This one is for the fundraising pros, the long-time ActBlue users, and the data junkies out there. With our new custom date range CSV feature, you can now download a .csv of donations made in any data range or fundraising period you choose.

After nearly 10 years of helping some groups fundraise, people have a lot of data stored on ActBlue and need an easy way to access exactly the information they want. Juggling data and producing thousands of custom reports is no easy feat, but we knew folks would find it useful, so our new engineer Eric made it happen.

Just go to your Dashboard and click on the Reports tab.

Select your date range, and then click on the link that reads “Download a fundraising page CSV report.” It’ll generate a file for you and automatically download it, and you can pull as many custom reports as you need or want!

We’ve got tons of new features lined up on our development schedule, so stay tuned!

We are constantly testing and tweaking our system to optimize performance aka help thousands of candidates and organizations raise more money. Most of the time the improvements go unnoticed (except the extra $ ;). Not today!

Introducing multi-step! Anyone who doesn’t have Express cookied on their computer will see a brand-new four-step contribution form. Take a look at the new shiny-ness:

And yes, it’s bringing in a 25.86% increase in conversion rates with 99% significance. It’s a nice bump. We typically see the novelty effect in these sorts of changes to forms, so it probably will be less of an increase long-term as donors get used to the new form. Still, it should be a solid improvement. Oh, and it works on mobile to boot.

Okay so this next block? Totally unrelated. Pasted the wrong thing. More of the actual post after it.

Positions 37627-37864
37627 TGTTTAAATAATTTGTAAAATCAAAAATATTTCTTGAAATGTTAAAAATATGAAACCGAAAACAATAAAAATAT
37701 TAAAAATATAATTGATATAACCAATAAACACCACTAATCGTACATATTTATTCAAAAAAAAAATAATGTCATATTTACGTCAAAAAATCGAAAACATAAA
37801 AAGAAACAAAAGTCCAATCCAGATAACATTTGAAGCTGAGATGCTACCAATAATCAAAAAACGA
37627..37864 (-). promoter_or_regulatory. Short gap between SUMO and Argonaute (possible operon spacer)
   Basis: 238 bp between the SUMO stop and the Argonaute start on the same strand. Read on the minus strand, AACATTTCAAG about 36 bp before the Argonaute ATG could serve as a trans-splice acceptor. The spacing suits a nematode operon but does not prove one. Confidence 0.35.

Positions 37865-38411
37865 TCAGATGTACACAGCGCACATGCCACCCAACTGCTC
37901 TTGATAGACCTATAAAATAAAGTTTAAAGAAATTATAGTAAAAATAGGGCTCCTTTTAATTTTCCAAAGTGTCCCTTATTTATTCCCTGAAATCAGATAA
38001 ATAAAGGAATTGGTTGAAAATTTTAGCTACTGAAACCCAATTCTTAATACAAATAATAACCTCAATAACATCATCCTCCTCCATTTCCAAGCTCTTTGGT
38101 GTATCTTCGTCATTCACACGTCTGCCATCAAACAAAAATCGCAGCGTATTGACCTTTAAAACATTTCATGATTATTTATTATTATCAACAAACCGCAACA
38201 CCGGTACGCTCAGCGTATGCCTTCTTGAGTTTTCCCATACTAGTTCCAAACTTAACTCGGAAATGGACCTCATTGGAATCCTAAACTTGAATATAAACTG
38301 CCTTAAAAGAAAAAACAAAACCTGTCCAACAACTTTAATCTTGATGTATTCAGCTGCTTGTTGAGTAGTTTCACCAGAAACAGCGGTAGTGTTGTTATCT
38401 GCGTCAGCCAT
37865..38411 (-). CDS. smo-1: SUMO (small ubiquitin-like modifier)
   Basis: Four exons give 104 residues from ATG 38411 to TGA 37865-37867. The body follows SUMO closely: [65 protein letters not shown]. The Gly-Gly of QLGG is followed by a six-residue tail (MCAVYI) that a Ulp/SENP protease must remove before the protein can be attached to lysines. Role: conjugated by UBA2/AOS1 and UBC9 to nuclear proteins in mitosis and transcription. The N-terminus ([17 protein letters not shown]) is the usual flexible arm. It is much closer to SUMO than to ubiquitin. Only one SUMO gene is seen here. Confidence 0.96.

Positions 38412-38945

Express and Express Lane users will continue using ActBlue their usual way. This change is for new folks. If you’re a regular ActBlue user you probably have an Express account, but you can open any contribution form in an incognito browser to take a look at the new multi-step version.

Multi-step is now rolled out site-wide, so no need to do anything, just enjoy our holiday gift to you.

Here are a few more shots of the new layout:

A couple of weeks ago, Julia unveiled our new mobile-responsive contribution forms to the world. Since we’ve rolled out mobile-responsive forms, our mobile contribution numbers have been through the roof, so we’re really excited to share them with you.

Check out this graph, in which the red line represents the release date. Notice anything?

ActBlue mobile donation trends

ActBlue mobile donation trends

As we’ve mentioned, our initial A/B test yielded some excellent results: our new mobile-responsive forms led to a 49% boost in conversions (a statistically significant improvement at p< .01). And these forms are already making a marked difference.

Since the release, 21.9% of sitewide donations have been made by supporters using a mobile device. For ActBlue Express users– those who have saved their credit card information with us– the number’s even higher at a full 25.9% mobile. According to the stats textbooks I keep on my desk for reference, that number is “insanely high”.1 Seriously though, from the beginning of the year to the day our mobile-responsive contribution forms were released, 9.0% of donations were made via mobile devices (12.3% for Express users). It’s pretty tough to exaggerate how prodigious this jump is, and there’s clearly more growth to come.